I can answer it though. Human beings are social mammals (to use Hitchens's nomenclature) who love nothing more than to belong. The powerful sense of identity which comes with a sense of belonging, of being a member of (literally) a "family" with one common (and strict) "father" cannot be overstated. It's no coincidence that one commonly hears "brother" and "sister" being used among parishioners, and in reference to nuns and monks. Atheism simply does not offer the same high.

Religion is a kind of tribalism and it seems that human beings are, by in large, programmed with the capacity to be fiercely tribal. The benefits of this behavior, in evolutionary terms, are too obvious to comment on.

In this sense, Nazism and Stalinism are simply another manifestation of this tribalism and the fundamentalism which invariably informs it. I think this is one of the comparisons Htichens could have, should have, but didn't make.

(I have been reading his book.)

Lastly, what's up with Hitchens' support of the Iraq war (and Bush for that matter...)? How can he possibly conclude that occupying this country was a good idea?

Aaron said...

Why can't you download it from your home computer?

Tribalism, yes, someone should mention that. He does say it is from the infancy of our species alot.

I just find it hard to believe that the talk radio defenders of religious faith *really* believe in the faiths themselves. I'm just not convinced they actually do. Especially someone like Medved who is a Jew who constantly defends Christianity though he clearly does not believe in it. Someone said it isn't the actually faiths these defenders believe. They defend the "belief in belief". Which is frankly sad. Empty. Pointless. And totally nihilistic in my opinion. It's like laying down on your back like a submissive dog in the face of life's challenges. Mitt Romney for instance- despite not believing for a second in the book of Mormon, many Christians admire him merely for believing in *something*. A man of "faith" is a good man, even if his beliefs are utterly false.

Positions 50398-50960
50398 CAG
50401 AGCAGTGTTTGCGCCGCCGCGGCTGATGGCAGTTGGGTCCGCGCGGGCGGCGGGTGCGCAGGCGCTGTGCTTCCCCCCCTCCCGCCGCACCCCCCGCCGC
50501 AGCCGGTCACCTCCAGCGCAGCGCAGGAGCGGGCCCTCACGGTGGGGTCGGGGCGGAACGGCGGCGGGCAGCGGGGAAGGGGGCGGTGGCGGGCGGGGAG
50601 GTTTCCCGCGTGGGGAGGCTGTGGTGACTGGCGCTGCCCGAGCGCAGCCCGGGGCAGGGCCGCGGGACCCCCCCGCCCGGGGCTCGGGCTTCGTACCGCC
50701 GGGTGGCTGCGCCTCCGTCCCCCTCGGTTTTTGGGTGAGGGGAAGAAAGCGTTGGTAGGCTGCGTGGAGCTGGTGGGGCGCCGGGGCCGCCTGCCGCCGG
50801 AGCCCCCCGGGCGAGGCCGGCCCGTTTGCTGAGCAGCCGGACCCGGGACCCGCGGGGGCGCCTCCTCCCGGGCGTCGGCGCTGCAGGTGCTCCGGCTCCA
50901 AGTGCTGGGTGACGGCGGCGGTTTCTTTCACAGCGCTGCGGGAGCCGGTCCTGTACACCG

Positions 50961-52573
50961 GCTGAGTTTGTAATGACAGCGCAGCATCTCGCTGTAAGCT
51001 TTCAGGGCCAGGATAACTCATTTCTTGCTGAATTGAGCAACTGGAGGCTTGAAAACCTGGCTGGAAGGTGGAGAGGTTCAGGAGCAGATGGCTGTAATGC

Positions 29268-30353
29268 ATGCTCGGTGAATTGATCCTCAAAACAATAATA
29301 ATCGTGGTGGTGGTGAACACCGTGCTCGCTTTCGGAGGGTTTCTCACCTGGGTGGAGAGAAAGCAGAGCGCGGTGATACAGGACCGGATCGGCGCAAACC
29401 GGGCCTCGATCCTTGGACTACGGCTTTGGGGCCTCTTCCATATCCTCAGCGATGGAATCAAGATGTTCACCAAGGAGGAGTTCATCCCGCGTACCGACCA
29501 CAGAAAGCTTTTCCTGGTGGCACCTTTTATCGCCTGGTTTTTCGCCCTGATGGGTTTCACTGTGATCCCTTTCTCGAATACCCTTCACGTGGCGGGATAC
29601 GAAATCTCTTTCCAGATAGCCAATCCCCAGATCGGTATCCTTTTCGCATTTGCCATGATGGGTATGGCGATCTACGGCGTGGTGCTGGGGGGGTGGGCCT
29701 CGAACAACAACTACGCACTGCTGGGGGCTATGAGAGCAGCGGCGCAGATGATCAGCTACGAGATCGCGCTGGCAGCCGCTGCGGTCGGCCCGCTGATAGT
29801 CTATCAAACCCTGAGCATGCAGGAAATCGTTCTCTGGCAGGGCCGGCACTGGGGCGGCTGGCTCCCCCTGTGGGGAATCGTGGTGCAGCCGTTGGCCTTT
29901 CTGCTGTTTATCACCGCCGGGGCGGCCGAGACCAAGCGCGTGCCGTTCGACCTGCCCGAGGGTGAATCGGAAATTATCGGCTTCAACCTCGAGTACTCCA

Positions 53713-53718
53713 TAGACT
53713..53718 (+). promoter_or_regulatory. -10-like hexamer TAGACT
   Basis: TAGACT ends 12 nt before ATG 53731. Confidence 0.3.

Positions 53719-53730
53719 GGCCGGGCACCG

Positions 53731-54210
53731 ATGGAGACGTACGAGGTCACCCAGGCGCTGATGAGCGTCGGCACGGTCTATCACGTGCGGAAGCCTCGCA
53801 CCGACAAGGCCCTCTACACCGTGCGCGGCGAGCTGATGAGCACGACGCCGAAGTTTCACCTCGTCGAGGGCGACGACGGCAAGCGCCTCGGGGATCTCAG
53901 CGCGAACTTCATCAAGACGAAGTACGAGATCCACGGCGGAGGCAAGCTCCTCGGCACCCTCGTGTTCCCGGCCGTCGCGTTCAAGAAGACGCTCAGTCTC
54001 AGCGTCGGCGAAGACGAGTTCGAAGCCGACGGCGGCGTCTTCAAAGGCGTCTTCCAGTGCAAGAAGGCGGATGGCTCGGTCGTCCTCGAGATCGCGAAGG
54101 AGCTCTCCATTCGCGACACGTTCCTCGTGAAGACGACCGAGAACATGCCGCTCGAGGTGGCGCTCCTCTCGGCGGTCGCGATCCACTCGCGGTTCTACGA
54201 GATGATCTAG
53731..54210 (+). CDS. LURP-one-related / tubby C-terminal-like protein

Which seems to be another human characteristic- people are not really interested in understanding things, they are interested in finding something to believe which provides hope. And they develop and defend irrational creeds to the ends of the earth to protect this hope. But their faiths turn otherwise very bright people into blathering fools. Faith stunts the intellect like no other. At least half of what constitutes conservatism in American is the ingrained belief that there is a just father watching from on high. Once this belief erodes, one finds the new "conservatism" mostly absurd.

This whole science and reason thing is learned. It comes from the livingrooms of comfort, wealth and excess. Religion stems from lack. Maybe putting food on tables erodes religion faster than anything. The black church for instance is losing members in proportion to the rate at which the black community is increasing in affluence. No coincidence. And you won't find this ridiculous newfangled "doctrine of prosperity" which flips Jesus inside and out more elaborately elucidated than pulpits of black churches (see TBN for details).

Honesty stems from a full belly. When you know you won't be killed today, it's easier to be honest.